Gibbons Joins Crowded Republican Primary for Ohio Senate Seat
(Bloomberg) -- Ohio businessman Mike Gibbons is joining the crowded Republican field for the U.S. Senate seat being vacated by Rob Portman in a 2022 primary contest dominated so far by the effort to show who’s most supportive of Donald Trump.
Gibbons, 69, who started a business at age 37 that became the investment bank and financial advisory firm Brown Gibbons Lang & Company, announced his candidacy on Tuesday saying he’ll bring a plain-spoken approach to Congress.
“This isn’t the time for career politicians or insiders,” Gibbons said in a video announcing his bid. “The last thing we need is another rubber stamp in Washington.”
Three other candidates have already declared for the Republican primary next year, and others are considering it. Josh Mandel, a former Ohio treasurer; Jane Timken, a former Ohio Republican Party chairwoman; and Bernie Moreno, a car dealership owner and chairman of the blockchain technology company Ownum have all announced they are running.
Other Ohio Republicans considering the race include Representative Mike Turner, Representative Steve Stivers and venture capitalist J.D. Vance, who has support from technology billionaire Peter Thiel.
Mandel and Timken in particular have been trying to outdo each other as the strongest supporter of Trump and his “America First” agenda as the candidates vie for his endorsement. Politico reported that Mandel, Timken, Gibbons and Moreno met privately with the former president at a fundraiser last month at his Mar-a-Lago resort in Florida to discuss the race.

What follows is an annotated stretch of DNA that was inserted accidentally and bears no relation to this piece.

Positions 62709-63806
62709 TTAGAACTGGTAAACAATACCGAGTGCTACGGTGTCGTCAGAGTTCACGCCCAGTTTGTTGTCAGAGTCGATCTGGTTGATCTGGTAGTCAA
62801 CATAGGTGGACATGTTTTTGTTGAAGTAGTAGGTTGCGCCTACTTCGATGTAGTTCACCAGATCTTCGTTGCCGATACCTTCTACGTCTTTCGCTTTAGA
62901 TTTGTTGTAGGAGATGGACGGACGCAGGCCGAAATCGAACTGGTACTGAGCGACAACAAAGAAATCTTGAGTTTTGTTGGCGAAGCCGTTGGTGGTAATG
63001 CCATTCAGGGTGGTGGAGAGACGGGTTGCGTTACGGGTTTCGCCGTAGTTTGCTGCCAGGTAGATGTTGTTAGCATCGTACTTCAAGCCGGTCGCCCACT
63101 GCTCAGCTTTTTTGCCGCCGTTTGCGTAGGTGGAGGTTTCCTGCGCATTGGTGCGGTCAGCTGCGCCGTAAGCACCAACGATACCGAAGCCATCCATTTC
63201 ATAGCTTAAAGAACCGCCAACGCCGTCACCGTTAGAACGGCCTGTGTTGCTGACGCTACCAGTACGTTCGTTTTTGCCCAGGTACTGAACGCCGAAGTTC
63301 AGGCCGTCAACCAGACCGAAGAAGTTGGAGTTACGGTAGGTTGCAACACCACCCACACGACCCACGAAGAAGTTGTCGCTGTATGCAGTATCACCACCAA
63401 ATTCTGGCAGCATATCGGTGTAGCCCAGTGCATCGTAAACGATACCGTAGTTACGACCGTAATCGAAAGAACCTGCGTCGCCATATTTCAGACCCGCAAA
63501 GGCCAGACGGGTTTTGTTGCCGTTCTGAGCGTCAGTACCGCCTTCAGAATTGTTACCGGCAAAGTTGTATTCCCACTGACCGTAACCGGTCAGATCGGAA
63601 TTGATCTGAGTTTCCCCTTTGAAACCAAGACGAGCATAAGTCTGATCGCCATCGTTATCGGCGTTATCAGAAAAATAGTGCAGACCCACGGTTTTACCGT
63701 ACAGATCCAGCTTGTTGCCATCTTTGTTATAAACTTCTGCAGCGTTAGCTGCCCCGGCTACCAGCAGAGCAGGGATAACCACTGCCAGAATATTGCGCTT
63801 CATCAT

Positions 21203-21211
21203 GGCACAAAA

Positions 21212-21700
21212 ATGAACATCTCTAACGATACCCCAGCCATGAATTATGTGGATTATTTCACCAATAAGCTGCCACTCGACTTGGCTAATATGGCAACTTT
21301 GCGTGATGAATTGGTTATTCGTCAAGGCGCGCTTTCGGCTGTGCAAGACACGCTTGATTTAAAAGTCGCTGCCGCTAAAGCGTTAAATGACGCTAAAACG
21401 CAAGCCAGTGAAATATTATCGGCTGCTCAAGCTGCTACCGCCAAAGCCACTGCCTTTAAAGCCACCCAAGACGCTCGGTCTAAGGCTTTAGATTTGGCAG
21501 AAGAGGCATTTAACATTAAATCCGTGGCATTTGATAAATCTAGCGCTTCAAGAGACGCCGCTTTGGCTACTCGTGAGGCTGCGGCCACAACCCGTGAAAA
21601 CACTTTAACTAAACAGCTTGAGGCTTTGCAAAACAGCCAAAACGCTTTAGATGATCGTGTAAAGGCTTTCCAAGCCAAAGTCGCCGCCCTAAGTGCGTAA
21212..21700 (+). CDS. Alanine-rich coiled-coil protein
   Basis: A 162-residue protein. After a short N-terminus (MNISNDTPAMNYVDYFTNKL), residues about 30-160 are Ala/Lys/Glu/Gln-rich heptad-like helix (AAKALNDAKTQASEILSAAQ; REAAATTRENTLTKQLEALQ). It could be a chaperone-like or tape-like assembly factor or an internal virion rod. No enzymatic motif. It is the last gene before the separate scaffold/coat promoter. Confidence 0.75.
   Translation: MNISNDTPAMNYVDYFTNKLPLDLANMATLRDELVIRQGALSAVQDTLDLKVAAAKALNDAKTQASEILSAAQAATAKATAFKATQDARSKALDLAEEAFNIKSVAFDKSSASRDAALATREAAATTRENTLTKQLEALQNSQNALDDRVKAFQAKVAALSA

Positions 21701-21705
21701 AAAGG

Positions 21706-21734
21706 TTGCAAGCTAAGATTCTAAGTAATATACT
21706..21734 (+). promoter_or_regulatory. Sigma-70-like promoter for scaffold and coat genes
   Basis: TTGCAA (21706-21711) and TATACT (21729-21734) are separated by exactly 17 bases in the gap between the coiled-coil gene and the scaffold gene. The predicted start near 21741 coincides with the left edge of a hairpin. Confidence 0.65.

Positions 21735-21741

Gibbons, who captured 32% of the vote in a second-place finish in the 2018 Republican primary for the Senate as a first-time candidate, notes that he served as Ohio finance co-chairman for Trump’s 2016 campaign and contributed to him in 2020. He said in his announcement video that “the left is working around the clock to destroy everything President Trump accomplished during his time in office.”
Potential Democratic candidates include U.S. Representative Tim Ryan, who ran for the presidential nomination in 2020. Amy Acton, the former Ohio health director who gained notice for her role in responding to the coronavirus pandemic last year, announced last week that she won’t be a candidate.
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